HERE IS THE PARADOX:
Many Asian students learn English in class starting from a very young age. So how come when they come to Europe or America, they often times suck hard at English? Surely English is a class that their parents would force them to work extra hard at and dominate-and yet, I know many an Asian student who has been in America or Europe for years and still sucks at English.


I bring to you-the Asian paradox.

Start learning Cantonese and tell me how long it takes you to sound like a native Chinese citizen.
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Old 01-03-2014, 05:48 PM   #6
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Default Re: The Asian Paradox

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Originally Posted by ProfessorMurder
Start learning Cantonese and tell me how long it takes you to sound like a native Chinese citizen.
I don't think I'd ever sound like a native citizen but if I studied it for 5+years with my parents sending me to extra classes and pressuring me to study it all the time growing up I'd definately atleast be able to make myself understandable and grammatically correct.

Foreign languages aren't ass difficult to learn as many people make them out to be. It's just that most people don't have the dedication.
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Old 01-03-2014, 05:52 PM   #7
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Default Re: The Asian Paradox

Quote:
Originally Posted by Nick Young
This is a paradox, found mainly amongst Asian university students. No I am not talking about Asian Americans, I'm talking about FOB Asians accepted into American and European universities.

I am speaking mainly of Asians originating from the countries Japan, China and South Korea.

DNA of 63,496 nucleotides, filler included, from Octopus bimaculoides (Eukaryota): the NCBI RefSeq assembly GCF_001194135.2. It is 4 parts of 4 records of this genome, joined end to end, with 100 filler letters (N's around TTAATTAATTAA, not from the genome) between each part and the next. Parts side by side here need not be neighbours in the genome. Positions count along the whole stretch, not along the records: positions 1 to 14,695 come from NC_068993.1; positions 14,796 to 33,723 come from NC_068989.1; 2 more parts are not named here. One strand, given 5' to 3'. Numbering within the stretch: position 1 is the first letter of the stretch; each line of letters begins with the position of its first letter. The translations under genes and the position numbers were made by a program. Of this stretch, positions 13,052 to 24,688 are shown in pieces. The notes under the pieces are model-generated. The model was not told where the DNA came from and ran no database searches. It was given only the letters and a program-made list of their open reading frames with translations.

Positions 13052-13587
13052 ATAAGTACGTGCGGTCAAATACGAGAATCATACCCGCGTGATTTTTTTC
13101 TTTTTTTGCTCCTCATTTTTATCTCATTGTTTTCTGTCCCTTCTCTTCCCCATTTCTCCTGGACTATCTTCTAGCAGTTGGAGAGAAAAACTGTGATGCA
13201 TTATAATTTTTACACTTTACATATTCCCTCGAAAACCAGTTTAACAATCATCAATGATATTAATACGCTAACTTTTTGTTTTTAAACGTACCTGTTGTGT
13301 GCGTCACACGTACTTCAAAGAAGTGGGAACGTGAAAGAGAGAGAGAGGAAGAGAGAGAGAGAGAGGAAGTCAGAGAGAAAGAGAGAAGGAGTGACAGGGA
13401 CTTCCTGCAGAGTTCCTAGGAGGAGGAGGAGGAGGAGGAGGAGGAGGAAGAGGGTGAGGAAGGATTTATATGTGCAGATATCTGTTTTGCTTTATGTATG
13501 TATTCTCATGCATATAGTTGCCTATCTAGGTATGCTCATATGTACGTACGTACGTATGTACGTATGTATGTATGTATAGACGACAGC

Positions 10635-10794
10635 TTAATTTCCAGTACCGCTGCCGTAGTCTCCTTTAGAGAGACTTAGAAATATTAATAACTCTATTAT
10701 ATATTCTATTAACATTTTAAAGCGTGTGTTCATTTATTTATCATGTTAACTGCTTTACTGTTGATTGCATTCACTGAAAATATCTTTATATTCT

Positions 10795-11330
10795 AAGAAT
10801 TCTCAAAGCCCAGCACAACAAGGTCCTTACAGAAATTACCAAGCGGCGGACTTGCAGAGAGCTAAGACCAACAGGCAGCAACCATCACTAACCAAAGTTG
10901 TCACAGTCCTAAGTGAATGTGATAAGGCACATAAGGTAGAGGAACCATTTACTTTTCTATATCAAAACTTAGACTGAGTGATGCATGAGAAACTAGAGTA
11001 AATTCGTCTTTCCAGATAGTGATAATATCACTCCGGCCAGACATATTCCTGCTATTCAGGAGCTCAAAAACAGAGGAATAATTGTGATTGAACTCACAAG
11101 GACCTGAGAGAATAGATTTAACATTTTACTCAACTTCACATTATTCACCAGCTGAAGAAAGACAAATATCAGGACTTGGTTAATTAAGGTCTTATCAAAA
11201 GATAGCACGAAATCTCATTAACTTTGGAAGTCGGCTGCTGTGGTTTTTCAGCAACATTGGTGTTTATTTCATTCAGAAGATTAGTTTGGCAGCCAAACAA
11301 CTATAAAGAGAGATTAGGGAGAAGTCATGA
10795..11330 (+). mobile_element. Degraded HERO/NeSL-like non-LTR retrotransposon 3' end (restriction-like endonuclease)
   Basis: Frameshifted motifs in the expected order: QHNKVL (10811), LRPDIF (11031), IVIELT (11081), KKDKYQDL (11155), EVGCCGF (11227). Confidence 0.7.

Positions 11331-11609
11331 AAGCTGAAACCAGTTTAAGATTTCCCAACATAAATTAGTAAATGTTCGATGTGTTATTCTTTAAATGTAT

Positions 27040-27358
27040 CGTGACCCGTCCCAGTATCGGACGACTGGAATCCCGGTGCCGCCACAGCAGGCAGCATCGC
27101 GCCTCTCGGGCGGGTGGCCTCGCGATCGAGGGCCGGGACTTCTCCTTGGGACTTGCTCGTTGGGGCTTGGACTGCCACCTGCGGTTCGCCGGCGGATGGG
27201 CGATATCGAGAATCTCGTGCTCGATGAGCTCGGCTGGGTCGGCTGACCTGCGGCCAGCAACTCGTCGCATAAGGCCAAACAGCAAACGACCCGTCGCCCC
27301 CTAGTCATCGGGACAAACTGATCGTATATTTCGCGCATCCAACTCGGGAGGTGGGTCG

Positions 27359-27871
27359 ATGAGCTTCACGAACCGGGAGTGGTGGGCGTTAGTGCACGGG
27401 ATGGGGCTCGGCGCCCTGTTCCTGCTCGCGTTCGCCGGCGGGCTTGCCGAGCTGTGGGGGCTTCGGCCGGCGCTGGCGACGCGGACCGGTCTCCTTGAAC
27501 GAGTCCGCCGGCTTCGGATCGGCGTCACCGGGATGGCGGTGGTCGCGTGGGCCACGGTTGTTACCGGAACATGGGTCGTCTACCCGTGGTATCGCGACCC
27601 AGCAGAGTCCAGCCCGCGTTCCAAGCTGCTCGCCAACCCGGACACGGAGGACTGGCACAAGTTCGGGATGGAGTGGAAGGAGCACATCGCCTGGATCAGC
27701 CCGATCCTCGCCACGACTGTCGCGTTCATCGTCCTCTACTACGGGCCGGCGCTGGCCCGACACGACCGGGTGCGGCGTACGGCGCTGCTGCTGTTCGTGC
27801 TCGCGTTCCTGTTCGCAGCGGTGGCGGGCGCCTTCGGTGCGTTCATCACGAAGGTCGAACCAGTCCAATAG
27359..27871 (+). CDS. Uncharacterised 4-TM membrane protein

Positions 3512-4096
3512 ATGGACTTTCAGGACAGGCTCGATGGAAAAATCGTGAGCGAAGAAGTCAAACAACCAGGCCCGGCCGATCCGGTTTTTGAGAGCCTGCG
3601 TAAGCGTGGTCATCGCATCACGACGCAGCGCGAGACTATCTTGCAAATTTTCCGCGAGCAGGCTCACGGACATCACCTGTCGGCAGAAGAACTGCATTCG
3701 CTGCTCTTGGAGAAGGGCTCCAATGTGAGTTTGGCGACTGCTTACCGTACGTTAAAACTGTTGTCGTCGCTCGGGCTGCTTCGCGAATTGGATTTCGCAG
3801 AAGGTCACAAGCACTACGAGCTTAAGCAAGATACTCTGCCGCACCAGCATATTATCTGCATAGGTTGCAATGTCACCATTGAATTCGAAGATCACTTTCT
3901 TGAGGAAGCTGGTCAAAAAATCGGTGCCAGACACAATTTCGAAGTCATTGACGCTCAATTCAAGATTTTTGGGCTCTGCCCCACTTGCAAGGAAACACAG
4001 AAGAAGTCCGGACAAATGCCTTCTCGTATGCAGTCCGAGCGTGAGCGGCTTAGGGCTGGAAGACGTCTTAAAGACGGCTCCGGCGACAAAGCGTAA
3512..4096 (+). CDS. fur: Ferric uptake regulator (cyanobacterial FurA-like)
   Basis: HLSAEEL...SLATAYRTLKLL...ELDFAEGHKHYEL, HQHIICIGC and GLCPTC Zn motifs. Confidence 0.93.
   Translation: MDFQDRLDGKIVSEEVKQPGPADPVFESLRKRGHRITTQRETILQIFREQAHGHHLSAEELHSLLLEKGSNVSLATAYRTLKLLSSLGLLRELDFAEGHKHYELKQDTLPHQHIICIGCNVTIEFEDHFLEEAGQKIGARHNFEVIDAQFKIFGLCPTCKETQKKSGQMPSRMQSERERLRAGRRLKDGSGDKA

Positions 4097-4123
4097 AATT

Many students from these countries grow up pushed by their parents to study insanely hard in school, and to take extra classes and get the very top grades.

HERE IS THE PARADOX:
Many Asian students learn English in class starting from a very young age. So how come when they come to Europe or America, they often times suck hard at English? Surely English is a class that their parents would force them to work extra hard at and dominate-and yet, I know many an Asian student who has been in America or Europe for years and still sucks at English.


I bring to you-the Asian paradox.
I'm thinking you don't understand the word paradox.
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Old 01-03-2014, 05:58 PM   #8
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Default Re: The Asian Paradox

i've read a little about this when it comes to english classes in japan.

japanese schools basically stick to a weird hybrid of dated english and their own grammar rules (which they somewhat arbitrarily add), consider it 'perfect', and then drill the hell out of it until the students are running complex programs in their head to spit out their own crazy version of engrish.

IIRC both azrael the famous african-american english teacher in japan and the ivy-league guy who runs the awesome blog "this japanese life"... have both commented that when they dared to gently correct the 'perfect' japanese over there, they were met with incomprehension, then cold stares and hostility.

in other words, the japanese in particular are purposely trained to use awkward, flawed english.
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Old 01-03-2014, 06:01 PM   #9
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Default Re: The Asian Paradox

Quote:
Originally Posted by gigantes
i've read a little about this when it comes to english classes in japan.

japanese schools basically stick to a weird hybrid of dated english and their own grammar rules (which they somewhat arbitrarily add), consider it 'perfect', and then drill the hell out of it until the students are running complex programs in their head to spit out their own crazy version of engrish.

IIRC both azrael the famous african-american english teacher in japan and the ivy-league guy who runs the awesome blog "this japanese life"... have both commented that when they dared to gently correct the 'perfect' japanese over there, they were met with incomprehension, then cold stares and hostility.

in other words, the japanese in particular are purposely trained to use awkward, flawed english.

sheeeit someone's gotta go there and fix the english education system.